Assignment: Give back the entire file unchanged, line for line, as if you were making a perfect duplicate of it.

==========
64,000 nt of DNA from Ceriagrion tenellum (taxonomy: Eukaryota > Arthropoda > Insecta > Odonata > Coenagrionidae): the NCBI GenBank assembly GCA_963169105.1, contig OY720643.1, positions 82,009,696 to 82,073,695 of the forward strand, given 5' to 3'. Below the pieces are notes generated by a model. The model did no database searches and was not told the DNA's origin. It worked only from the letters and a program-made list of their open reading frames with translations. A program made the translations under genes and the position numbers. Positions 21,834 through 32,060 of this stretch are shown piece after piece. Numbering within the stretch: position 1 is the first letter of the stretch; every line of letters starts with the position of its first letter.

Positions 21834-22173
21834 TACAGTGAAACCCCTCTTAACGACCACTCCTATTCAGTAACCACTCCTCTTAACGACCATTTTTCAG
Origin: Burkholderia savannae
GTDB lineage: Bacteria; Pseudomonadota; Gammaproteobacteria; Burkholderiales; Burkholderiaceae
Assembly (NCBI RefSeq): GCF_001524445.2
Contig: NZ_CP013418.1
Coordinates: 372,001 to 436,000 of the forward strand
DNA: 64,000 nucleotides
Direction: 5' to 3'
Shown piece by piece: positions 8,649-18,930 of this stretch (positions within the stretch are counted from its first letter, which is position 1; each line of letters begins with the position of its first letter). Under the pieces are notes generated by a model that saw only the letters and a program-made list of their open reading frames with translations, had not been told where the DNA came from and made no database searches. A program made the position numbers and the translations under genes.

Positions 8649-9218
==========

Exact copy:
64,000 nt of DNA from Ceriagrion tenellum (taxonomy: Eukaryota > Arthropoda > Insecta > Odonata > Coenagrionidae): the NCBI GenBank assembly GCA_963169105.1, contig OY720643.1, positions 82,009,696 to 82,073,695 of the forward strand, given 5' to 3'. Below the pieces are notes generated by a model. The model did no database searches and was not told the DNA's origin. It worked only from the letters and a program-made list of their open reading frames with translations. A program made the translations under genes and the position numbers. Positions 21,834 through 32,060 of this stretch are shown piece after piece. Numbering within the stretch: position 1 is the first letter of the stretch; every line of letters starts with the position of its first letter.

Positions 21834-22173
21834 TACAGTGAAACCCCTCTTAACGACCACTCCTATTCAGTAACCACTCCTCTTAACGACCATTTTTCAG
Origin: Burkholderia savannae
GTDB lineage: Bacteria; Pseudomonadota; Gammaproteobacteria; Burkholderiales; Burkholderiaceae
Assembly (NCBI RefSeq): GCF_001524445.2
Contig: NZ_CP013418.1
Coordinates: 372,001 to 436,000 of the forward strand
DNA: 64,000 nucleotides
Direction: 5' to 3'
Shown piece by piece: positions 8,649-18,930 of this stretch (positions within the stretch are counted from its first letter, which is position 1; each line of letters begins with the position of its first letter). Under the pieces are notes generated by a model that saw only the letters and a program-made list of their open reading frames with translations, had not been told where the DNA came from and made no database searches. A program made the position numbers and the translations under genes.

Positions 8649-9218